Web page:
Great thoughts… The image of being a full cup seems to imply we have not been giving out enough. We are meant to be poured out to the world around us, constantly being emptied and then filled to continue the cycle. A full cup if left alone goes cold, if poured out it is of use and refreshing to others! The poor have so much to give us by love, lesson and example, I feel I have come back from visits to my kids with so much more than I have given them… does this make sense to any of you guys? M

  9. Jun 29, 2011
    at 1:51 pm

    what a great reminder for all of us! I definitely first approached sponsorship this way – thinking I was doing something great for someone else. I quickly realized that God was using sponsorship to change ME.

    As we fill others with love, encouragement and prayer, we must remember to also let ourselves be filled.

  10. Jun 29, 2011
    at 3:59 pm

    Oh my gosh, great post.

  11. Joseph Alba
    Jun 29, 2011
    at 6:53 pm

    I think “Bring an empty cup” as a perfect metaphor for Compassion’s way of fighting poverty in the lives of children, and this is what makes it so powerful.

    Many think that giving free meals, free vaccination, free school supplies, or even free housing will solve the problem of poverty. Unfortunately, in most cases, it only worsens the problem because it creates a mindset of entitlement and complacency, since the intervention ends at the point of giving things.

    It is like giving the poor a full cup, and taking the cup away after the food is consumed.

    Compassion children attending the student center programs, as well as mothers and babies of the Child Survival Program receive such benefits – including housing in case of disasters, but they also undergo age-appropriate curriculum based trainings at the center. They get an empty cup – tools – which they can now use to change their lives for the better, in Jesus’ Name.

  12. Jun 29, 2011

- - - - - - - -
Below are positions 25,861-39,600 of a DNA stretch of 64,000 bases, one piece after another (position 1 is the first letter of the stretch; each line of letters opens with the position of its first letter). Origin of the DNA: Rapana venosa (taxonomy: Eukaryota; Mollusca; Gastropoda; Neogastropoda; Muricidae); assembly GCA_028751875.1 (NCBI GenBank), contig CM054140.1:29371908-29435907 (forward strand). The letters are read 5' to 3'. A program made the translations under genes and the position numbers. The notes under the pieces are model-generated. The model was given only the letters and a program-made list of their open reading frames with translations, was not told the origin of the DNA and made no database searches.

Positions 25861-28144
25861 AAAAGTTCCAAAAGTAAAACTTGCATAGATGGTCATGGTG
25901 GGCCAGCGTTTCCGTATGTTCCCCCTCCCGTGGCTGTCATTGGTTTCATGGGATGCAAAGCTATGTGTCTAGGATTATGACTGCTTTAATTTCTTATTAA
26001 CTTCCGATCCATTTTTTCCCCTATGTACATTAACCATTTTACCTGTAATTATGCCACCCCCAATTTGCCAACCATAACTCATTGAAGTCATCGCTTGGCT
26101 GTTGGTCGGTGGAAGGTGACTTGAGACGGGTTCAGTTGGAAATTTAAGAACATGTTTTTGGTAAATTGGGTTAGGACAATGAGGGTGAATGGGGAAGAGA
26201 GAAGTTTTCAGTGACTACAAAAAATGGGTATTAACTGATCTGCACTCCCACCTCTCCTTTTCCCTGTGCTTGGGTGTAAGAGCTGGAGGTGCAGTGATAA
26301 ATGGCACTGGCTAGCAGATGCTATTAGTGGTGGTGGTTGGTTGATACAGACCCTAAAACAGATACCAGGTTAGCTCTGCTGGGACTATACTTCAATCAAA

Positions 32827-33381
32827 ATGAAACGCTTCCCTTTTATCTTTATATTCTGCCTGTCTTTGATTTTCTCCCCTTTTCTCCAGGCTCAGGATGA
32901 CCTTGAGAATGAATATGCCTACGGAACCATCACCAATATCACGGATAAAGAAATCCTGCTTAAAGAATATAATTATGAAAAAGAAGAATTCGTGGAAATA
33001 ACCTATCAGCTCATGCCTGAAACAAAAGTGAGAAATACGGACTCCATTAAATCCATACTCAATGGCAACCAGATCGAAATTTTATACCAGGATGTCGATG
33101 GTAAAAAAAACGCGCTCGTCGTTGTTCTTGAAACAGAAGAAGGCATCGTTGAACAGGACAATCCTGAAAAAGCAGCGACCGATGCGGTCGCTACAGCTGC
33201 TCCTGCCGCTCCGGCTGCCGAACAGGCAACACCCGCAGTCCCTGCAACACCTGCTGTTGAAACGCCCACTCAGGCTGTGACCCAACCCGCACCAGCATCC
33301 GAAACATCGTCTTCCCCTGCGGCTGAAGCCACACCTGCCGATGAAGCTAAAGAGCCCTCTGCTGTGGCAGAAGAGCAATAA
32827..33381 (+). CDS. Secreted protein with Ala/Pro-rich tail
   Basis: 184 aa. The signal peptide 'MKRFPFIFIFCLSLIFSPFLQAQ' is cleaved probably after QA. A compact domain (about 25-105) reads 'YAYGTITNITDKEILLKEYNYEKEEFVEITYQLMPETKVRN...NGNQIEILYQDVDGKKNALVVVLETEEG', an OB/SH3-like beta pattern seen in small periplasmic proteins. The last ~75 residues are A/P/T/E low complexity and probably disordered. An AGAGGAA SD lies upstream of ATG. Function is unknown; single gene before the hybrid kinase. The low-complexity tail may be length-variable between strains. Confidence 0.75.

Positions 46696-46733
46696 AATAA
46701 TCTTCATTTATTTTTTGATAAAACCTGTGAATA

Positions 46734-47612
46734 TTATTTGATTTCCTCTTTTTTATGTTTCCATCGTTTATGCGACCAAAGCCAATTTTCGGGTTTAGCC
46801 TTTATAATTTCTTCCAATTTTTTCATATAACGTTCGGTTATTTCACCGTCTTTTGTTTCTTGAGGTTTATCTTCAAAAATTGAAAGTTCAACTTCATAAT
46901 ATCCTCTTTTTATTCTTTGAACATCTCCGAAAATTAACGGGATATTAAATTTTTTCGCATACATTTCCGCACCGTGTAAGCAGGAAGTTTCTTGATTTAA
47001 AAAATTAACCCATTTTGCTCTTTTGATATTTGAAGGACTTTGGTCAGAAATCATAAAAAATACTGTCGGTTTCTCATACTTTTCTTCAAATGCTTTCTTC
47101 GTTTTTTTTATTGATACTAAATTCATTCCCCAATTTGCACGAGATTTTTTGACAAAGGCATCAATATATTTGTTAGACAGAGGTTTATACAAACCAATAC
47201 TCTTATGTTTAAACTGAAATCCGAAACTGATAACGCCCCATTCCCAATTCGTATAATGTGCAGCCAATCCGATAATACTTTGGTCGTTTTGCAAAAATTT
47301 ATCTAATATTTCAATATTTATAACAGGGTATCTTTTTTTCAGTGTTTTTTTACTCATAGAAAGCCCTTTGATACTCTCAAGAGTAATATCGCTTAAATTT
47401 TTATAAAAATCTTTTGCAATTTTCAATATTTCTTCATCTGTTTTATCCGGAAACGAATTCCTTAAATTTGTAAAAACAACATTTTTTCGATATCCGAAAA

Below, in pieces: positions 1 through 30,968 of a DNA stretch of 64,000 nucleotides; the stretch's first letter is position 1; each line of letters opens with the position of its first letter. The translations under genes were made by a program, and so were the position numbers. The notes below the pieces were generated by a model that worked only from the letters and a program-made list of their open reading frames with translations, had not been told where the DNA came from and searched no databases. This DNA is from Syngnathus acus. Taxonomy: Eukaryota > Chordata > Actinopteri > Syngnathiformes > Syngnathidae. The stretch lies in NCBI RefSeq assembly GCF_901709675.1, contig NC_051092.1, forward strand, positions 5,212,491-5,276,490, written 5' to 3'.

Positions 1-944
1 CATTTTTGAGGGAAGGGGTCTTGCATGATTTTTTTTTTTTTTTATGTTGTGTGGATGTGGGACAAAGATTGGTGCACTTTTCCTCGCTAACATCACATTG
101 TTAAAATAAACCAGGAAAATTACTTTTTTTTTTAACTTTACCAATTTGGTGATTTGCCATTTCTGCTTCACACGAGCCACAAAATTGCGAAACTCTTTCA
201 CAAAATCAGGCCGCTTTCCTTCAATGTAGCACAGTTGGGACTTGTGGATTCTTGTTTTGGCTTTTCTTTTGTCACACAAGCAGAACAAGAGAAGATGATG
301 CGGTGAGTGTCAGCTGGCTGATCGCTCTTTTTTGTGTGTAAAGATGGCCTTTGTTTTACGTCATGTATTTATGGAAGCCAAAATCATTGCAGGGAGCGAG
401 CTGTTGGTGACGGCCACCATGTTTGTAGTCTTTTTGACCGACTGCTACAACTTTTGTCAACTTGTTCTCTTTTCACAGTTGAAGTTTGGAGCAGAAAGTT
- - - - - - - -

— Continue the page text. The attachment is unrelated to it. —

at 7:22 pm

    My husband and I experienced the filling of our cup when we went to Haiti with Compassion. It was truly enlightening.

  13. kalah
    Jun 29, 2011
    at 7:40 pm

    This is such an ecouragement!! Our cups are being filled with joy!! God is always working and we are getting blessings from our sponsor children!

  14. Kim Edge
    Jun 29, 2011
    at 9:45 pm

    What is in the cups in the photograph?

    • Jacquie Parella
      Jun 30, 2011
      at 10:11 am

      Hi Kim! I checked and wasn’t able to find out what was in the cups. Sorry about that.

  15. Jun 29, 2011
    at 11:52 pm

    this is one of the most impressive “real” stories that I’ve ever worked with people who are in hard time..
    I even decided to transform my mind about low-income households.
    Thanks.. A LOT.

  16. Jun 30, 2011
    at 8:17 am

    Thank you for this! Such helpful insight — I leave for Africa next week.

  17. Jun 30, 2011
    at 2:45 pm

    I definitely don’t always come to my ministried with an empty cup, but many times I do. I think it is those times that I feel so filled up! People will say, “God bless you!” and I’ve started replying, “He already has!”

  18. Rod
    Jun 30, 2011
    at 6:46 pm

    There are innovations and new directions, new products in fact that have benefits for developing economies, cultures, and circumstances. Such things usually are presented to first world bankers, and the effort becomes one that ultimately trickles down to a cheap labor force in the right environment that has simple distribution logistics. Perhaps the innovation and/or direction should be brought to the end source and brought to fruition first. Working on just that angle. Thanks Deb!!!

  19. Willy Rawung
    Jun 30, 2011
    at 9:25 pm

    Terima kasih ! Work WITH them instead of work FOR them, really inspiring sir.

  20. Jul 6, 2011
    at 4:23 pm

    God’s economy is so different to ours. I have always felt that I have received so much more FROM my Compassion kids than I have given TO them. I’d say, bring an empty cup the first time, next time you’ll need an empty bucket :)

  21. Julie Barker
    Jul 10, 2011
    at 2:23 pm

    Really thought provoking stuff and I totally agree. I have found the whole experience completely humbling and have been blessed more than I ever thought possible. I am going to share this blog with my youth group as we travel to Uganda to work with a school and see my child’s project

  22. Bled
    Jul 11, 2011
    at 10:04 pm

    Thank you so much for this. It definitively changed me